February 9, 2015

Epilogue: Posture Helps Us Sing on Sunday (Part 9)

Other Things That Help People Sing on Sunday (Part 7)
Make Room for Singing on Sunday (Part 8)

I was stuck in traffic the other day and since left-turn arrows take FOREVER here in Omaha, I got to looking around me to see whatever there was to see. And the first thing I noticed was a huge argument going on in the car behind me.

How did I know?

Though I obviously couldn't hear anything, and though their eyes were obscured by sunglasses (seriously, what is with the ever-increasing size of women’s sunglasses?), body language told me a lot. She was extremely animated. Her arms flailed all over the place in large, exaggerated gestures, making herself bigger. The way her shoulders moved up and down in rhythm with her wide-open mouth made me think she was probably yelling. He, on the other hand, was quite obviously tense; his arms were crossed and he kept shifting in his seat while folding and re-folding a newspaper - anything to avoid her eye contact. If his mouth ever moved to say anything, I never noticed. She was angry. He was in trouble.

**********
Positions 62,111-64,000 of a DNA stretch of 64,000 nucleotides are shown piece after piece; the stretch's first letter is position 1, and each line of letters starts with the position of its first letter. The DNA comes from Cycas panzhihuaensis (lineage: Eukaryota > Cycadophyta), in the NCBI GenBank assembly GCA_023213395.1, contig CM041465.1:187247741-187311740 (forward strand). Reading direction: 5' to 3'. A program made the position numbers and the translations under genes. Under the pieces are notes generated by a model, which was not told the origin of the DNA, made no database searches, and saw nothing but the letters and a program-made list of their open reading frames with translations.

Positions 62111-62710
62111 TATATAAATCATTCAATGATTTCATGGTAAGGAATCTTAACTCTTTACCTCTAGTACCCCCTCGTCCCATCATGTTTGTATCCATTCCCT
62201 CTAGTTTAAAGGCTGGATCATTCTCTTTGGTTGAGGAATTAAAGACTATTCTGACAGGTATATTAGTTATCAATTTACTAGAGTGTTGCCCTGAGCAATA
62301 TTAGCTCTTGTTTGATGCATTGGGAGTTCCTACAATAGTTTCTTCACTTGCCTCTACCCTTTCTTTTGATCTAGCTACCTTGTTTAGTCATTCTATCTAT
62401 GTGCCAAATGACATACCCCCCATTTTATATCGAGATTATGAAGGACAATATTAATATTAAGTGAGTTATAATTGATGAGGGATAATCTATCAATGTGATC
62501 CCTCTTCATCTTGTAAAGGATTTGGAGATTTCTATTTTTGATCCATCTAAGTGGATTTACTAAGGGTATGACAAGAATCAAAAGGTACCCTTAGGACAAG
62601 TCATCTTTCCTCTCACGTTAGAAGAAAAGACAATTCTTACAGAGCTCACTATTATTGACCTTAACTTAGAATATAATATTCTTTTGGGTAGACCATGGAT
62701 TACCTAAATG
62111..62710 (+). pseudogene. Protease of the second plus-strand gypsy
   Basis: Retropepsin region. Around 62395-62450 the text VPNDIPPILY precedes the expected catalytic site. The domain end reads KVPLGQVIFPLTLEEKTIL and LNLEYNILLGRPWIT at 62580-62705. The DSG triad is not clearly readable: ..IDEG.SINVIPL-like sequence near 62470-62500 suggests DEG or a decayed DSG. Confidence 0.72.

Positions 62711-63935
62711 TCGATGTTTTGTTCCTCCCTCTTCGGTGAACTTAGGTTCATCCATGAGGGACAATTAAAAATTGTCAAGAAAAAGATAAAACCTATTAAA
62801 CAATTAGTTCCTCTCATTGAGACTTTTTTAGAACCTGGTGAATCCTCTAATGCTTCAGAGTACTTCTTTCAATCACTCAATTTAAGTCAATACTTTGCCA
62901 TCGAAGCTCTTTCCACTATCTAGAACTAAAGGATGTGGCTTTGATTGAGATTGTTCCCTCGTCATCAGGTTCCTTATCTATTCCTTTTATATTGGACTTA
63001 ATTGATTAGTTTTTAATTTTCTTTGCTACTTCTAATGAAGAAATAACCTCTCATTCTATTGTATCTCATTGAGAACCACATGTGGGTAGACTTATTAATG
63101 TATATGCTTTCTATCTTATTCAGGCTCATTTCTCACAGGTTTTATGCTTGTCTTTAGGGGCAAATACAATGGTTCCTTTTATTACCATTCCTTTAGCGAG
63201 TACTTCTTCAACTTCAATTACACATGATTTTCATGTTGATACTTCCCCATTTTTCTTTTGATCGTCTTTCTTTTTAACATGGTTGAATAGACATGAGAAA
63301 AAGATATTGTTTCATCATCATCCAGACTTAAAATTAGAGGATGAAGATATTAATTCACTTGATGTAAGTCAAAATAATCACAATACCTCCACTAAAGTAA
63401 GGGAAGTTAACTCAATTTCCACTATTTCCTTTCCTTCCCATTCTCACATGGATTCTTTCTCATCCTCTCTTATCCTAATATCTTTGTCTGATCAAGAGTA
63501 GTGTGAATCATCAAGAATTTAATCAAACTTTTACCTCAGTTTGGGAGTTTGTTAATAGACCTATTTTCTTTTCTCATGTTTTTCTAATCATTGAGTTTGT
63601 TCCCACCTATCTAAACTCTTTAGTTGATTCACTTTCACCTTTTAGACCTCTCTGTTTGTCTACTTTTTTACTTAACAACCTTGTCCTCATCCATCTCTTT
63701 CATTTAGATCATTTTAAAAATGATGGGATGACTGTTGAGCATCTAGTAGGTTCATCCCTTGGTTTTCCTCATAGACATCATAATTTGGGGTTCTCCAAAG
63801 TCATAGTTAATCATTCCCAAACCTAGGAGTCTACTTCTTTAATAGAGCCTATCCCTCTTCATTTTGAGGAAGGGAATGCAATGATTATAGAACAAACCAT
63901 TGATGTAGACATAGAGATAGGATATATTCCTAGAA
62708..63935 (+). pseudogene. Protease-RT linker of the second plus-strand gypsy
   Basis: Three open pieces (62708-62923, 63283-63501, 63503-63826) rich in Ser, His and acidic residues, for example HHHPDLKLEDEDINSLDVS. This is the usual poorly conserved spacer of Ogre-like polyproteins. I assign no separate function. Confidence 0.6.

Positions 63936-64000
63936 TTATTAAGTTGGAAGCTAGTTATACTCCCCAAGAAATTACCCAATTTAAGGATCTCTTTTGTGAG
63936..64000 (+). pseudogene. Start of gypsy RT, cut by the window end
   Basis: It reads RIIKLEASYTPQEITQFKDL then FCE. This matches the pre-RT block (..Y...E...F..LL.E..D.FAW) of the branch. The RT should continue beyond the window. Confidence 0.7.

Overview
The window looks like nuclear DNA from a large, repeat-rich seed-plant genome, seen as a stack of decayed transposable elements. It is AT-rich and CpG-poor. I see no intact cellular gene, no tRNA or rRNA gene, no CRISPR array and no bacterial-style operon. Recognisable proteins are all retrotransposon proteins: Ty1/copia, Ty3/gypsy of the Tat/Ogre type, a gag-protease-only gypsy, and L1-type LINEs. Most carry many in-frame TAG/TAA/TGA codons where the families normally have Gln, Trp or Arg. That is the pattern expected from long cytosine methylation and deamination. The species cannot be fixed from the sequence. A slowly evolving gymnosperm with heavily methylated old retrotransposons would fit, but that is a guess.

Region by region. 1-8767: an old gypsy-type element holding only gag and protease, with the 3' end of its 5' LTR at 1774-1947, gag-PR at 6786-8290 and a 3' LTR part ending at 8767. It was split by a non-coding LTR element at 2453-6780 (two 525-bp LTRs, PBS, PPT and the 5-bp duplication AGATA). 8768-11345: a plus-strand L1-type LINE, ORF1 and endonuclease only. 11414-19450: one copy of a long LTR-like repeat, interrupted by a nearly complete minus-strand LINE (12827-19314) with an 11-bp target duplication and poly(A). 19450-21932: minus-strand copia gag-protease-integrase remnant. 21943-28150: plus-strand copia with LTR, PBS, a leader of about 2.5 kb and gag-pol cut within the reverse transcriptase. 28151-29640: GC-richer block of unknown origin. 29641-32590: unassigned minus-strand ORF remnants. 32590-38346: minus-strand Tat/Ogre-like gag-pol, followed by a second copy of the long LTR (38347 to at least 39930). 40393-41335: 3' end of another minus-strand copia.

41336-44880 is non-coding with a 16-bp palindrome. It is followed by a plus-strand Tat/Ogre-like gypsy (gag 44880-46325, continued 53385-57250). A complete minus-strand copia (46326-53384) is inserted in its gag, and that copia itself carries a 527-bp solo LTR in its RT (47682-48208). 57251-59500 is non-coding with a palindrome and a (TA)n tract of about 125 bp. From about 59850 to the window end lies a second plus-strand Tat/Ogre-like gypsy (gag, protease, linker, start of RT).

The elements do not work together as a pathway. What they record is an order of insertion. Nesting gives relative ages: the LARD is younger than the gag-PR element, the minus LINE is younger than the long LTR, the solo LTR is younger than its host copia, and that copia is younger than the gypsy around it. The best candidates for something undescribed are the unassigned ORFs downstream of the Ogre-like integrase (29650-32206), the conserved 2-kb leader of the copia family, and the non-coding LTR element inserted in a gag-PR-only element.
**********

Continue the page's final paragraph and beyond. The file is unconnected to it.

Our postures give us away.

When leading worship, I notice things like this too. I can tell when my congregation doesn't know a song (or doesn’t like it / resonate with it / understand it) by their posture: folded arms, eyes wandering the room, and oh yeah, closed mouths, usually with a slight (or not so slight) frown. Likewise, I can tell when they DO know a song and resonate with it: open postures (arms at their sides or raised), heads up, and open mouths - OR - bowed heads, the hint of a smile (if they’re not singing), and closed, slightly crinkled eyes. The posture of our congregations can be a strong indicator for us as worship leaders to know when things are going well (when people are able to use the environment we’re creating to respond to God), and when things aren’t (when they’re focused on us, for whatever reason).

The question is, are we paying attention?

The funny thing about posture is that it works the other way too. We all know that our physical posture reflects our mental posture, but our mental posture can also be influenced by our physical posture. The two can become a self-reinforcing loop, and while this can be problematic at times (like when we’re angry or upset), we can also use this to our advantage. Just like closed postures reinforce our anger, teaching your congregation to be intentionally open-postured can help them engage, whether in song, prayer, or silence.

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